Something approaching the modern theory of short-wave propagation was now put forward by Appleton; Round wrote our first article on second-channel interference and other troubles to which the superheterodyne, now becoming of practical significance, is prone. Baird wrote on television by reflected light (as opposed to shadow graphs) and that versatile genius, A D Blumlein, in collaboration with N V Kipping, discussed valve theory. Electrical recording and reproduction of gramophone records was introduced and the quartz oscillator and piezoelectric effect were described.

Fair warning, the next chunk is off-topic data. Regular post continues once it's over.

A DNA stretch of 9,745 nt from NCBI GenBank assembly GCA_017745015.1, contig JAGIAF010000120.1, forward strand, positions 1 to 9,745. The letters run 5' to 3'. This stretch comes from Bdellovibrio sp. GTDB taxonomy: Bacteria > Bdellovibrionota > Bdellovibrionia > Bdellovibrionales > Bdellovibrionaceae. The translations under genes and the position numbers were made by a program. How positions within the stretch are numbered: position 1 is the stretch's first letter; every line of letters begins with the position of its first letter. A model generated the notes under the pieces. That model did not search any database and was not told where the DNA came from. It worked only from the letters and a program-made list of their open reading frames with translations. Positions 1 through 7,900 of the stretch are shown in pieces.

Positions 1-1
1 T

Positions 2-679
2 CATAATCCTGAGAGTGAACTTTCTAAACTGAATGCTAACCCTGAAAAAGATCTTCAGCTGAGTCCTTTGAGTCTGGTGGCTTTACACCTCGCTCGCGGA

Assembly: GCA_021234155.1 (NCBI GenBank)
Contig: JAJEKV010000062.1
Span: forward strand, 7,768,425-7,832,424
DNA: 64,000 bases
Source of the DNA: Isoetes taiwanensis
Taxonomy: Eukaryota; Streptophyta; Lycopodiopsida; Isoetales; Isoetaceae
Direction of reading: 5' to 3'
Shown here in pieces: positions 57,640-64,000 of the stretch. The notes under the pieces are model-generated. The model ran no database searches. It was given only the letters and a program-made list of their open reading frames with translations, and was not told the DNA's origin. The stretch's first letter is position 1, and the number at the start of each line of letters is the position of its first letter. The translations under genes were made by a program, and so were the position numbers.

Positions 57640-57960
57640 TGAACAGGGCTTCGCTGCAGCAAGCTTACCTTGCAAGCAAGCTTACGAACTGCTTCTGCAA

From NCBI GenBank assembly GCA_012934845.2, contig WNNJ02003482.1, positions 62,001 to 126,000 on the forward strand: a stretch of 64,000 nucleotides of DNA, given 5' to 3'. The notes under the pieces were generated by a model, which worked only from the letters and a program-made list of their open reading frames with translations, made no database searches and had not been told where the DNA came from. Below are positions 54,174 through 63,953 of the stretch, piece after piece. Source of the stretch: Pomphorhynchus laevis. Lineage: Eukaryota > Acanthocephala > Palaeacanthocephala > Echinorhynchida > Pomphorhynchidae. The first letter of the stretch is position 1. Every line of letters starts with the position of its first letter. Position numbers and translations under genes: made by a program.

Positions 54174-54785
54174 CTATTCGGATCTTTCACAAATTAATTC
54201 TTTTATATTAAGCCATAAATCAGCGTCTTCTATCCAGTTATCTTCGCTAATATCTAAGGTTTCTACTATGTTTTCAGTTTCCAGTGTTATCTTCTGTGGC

The amateurs' position had, we considered, been steadily undermined by the Post Office and, feeling diplomatic methods would no longer suffice, we publicly offered £500 towards the cost of fighting a test case against the Postrnaster-General. It so happened the Marconi Company (then our publisher) was at the time engaged in delicate negotiations with the Post Office: an embarrassing situation seemed likely to arise, so the obvious course was to get rid of Wireless World as quickly as possible. Thus the transfer to our present publishers came about. That, needless to say, is a story which did not appear in Wireless World.